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A blow to the Obama campaign (ISRAEL HAYOM OP-ED) Richard Baehr 05/17/12)Source: http://www.israelhayom.com/site/newsletter_opinion.php?id=1904 Israel Hayom Israel Hayom Articles-Index-TopPublishers-Index-Top
A New York Times/CBS News poll released Monday showed Republican challenger Mitt Romney ahead of U.S. President Barack Obama by 3 percent (46% to 43%). The poll was a big story for several reasons: New York Times/CBS News polls in prior election cycles have tended to be more favorable to Democratic candidates than other concurrent surveys. In most cases this happened because of oversampling of registered Democrats. So when the Obama campaign attacked the survey for bias, but offered no explanation for why the survey was biased, it suggested that the Obama campaign was concerned by these results, coming from a traditionally friendly pollster.

Most troubling to the Obama administration, even more than the bottom line numbers, was the fact that the poll indicated the absence of a gender gap — Romney led Obama narrowly among both men and women. Most surveys have found men more supportive of Romney and women more supportive of Obama, and the Obama campaign had already tried to double down and widen this gender gap with its initiative to require insurance plans, including those of religious institutions, to cover contraception costs.

The survey was taken right after the president announced his support for gay marriage. Obama had taken this position originally in 1996 when he was first running for the Illinois State Senate. Then he "did a 180" and announced that he opposed gay marriage when he ran for the U.S. Senate seat in Illinois in 2004. This year, with a tight re- election race looming, Obama started drifting away from his 2004 position. His administration stopped backing the Defense of Marriage Act. He ended the military’s “don’t ask, don’t tell” policy. And then after Vice President Joe Biden and Education Secretary Arne Duncan announced their support for gay marriage, Obama joined the party in a hastily arranged interview with an ABC reporter.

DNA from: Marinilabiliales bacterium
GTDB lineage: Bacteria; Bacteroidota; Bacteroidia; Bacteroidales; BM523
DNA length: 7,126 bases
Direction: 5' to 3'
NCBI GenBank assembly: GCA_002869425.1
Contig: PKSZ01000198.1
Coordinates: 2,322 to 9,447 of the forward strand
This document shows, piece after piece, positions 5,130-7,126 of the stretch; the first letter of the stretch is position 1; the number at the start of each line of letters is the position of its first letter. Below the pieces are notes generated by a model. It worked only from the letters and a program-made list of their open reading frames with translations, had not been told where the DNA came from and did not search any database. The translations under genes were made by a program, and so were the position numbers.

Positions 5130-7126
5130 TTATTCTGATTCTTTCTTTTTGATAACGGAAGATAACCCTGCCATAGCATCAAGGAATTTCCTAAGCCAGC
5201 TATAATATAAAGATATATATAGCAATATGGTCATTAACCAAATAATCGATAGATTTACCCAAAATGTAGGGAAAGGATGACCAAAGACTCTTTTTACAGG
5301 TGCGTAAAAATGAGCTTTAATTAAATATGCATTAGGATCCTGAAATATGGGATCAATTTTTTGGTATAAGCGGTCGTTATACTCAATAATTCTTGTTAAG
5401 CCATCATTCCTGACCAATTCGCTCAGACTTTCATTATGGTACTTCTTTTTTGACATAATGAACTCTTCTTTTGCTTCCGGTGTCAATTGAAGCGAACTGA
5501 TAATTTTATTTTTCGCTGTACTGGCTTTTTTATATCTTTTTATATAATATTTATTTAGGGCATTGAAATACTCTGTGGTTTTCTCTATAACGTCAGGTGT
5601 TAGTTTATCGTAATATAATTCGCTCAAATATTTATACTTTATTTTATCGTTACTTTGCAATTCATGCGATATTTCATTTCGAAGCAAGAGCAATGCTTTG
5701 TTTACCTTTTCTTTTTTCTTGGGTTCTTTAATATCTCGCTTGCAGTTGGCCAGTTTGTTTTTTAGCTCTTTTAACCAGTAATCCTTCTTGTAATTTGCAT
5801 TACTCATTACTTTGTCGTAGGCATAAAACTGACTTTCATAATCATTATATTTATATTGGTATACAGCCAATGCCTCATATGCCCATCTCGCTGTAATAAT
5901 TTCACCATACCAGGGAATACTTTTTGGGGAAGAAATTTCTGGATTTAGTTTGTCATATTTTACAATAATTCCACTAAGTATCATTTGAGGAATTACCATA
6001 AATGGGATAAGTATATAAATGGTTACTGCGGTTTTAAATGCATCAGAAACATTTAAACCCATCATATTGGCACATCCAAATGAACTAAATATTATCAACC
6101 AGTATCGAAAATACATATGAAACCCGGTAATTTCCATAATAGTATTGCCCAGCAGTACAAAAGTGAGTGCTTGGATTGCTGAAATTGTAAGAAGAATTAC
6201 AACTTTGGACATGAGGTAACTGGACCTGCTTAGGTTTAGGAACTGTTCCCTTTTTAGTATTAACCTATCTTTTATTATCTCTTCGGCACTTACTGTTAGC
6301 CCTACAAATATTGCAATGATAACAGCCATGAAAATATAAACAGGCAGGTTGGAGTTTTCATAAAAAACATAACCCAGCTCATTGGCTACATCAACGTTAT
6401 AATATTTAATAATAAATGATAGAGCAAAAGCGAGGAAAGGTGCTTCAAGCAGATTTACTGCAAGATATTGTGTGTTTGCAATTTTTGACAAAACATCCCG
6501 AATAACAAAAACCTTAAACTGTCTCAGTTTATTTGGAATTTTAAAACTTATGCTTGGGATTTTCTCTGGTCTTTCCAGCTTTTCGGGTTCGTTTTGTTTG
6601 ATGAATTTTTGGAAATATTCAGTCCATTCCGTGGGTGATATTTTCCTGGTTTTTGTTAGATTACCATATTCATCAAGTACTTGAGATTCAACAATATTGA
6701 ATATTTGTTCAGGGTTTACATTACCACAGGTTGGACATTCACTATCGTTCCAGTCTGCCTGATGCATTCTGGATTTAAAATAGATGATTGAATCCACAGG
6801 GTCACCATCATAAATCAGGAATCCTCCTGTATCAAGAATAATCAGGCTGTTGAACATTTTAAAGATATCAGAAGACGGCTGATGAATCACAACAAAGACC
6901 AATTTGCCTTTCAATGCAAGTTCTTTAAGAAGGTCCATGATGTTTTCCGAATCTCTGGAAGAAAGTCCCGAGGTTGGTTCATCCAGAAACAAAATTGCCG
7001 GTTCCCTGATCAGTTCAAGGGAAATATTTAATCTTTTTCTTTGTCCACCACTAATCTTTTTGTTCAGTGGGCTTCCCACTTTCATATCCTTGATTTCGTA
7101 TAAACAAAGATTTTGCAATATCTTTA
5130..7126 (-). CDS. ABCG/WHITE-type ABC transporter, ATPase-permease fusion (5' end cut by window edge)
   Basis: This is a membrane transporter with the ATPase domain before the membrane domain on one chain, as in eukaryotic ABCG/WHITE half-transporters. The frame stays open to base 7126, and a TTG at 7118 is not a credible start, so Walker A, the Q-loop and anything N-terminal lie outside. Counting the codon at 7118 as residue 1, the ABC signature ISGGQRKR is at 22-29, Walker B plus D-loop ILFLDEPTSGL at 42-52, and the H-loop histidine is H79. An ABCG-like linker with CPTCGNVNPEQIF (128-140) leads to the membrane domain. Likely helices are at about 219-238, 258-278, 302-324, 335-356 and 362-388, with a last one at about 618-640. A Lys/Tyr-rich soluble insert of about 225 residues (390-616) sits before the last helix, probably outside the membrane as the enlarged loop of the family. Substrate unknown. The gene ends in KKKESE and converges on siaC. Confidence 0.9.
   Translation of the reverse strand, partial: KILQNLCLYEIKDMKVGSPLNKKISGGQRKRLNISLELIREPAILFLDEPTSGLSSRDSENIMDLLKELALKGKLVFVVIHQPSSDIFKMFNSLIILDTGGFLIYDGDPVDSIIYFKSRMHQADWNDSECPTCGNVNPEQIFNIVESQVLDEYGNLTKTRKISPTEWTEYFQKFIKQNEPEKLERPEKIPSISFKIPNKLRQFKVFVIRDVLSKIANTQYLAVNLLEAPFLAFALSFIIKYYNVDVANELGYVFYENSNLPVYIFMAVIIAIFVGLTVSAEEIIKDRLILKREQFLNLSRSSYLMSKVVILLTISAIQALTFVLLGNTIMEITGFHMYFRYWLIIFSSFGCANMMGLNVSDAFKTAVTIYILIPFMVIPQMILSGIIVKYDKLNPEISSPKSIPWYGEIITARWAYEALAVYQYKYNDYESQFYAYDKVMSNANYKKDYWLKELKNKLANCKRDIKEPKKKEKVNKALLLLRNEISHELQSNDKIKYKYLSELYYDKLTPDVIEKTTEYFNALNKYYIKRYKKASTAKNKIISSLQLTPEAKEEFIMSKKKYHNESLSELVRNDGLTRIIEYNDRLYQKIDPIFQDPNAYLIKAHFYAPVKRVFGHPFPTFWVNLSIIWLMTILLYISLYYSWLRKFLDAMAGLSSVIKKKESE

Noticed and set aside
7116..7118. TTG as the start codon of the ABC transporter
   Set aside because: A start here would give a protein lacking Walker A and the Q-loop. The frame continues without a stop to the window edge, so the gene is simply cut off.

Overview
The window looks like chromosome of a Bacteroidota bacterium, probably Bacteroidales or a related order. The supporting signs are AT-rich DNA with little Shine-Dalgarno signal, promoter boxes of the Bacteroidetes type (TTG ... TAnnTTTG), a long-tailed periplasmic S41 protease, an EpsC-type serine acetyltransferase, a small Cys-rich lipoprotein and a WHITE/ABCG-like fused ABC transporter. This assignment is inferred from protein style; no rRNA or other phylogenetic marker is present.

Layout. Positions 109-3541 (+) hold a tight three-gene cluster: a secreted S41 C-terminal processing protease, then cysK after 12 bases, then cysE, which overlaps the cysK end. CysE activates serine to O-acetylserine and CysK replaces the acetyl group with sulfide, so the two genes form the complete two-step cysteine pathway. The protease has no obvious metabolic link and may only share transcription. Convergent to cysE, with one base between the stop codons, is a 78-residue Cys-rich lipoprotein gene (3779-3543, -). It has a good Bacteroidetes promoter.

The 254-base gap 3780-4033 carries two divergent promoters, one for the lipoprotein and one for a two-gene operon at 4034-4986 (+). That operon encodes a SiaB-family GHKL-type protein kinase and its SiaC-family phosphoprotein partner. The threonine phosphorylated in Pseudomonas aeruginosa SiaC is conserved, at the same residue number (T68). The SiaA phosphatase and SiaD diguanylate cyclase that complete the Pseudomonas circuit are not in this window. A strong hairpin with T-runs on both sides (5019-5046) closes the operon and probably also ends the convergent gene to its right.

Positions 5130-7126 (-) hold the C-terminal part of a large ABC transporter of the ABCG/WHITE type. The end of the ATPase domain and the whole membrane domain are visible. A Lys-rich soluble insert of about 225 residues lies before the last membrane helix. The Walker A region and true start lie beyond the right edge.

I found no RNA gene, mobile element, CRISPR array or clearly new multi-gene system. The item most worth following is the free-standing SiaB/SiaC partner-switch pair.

Not surprisingly, most voters believed that Obama’s latest shift on gay marriage was politically motivated, and that mindset manifested itself in the New York Times/CBS News survey. By a margin of 62% to 27%, Obama was viewed as having made his announcement for political reasons. After being showered with massive amounts of love from the mainstream media following his announcement supporting gay marriage, it had to be a crushing blow for the Obama campaign team to have American voters by a better than 2 to 1 margin, interpret the action as politically motivated, even cynical.

Following the president´s announcement, support of gay marriage among the general public also appeared to have slightly diminished. By a margin of 51% to 42%, more of those surveyed indicated they opposed gay marriage than supported it. Most national surveys until now have indicated about a 50–50 split on the issue, with support having grown in recent years, particularly among younger voters.

The Times/CBS survey suggested that voters bought the explanation that Obama may have switched his position because either Biden made him do it (which is scary enough), or because he wanted to fire up his base on the left and secure more campaign contributions from gays and lesbians, who already make up more than one out of every six Obama bundlers (contributors who have raised $500,000 or more for the president’s campaign).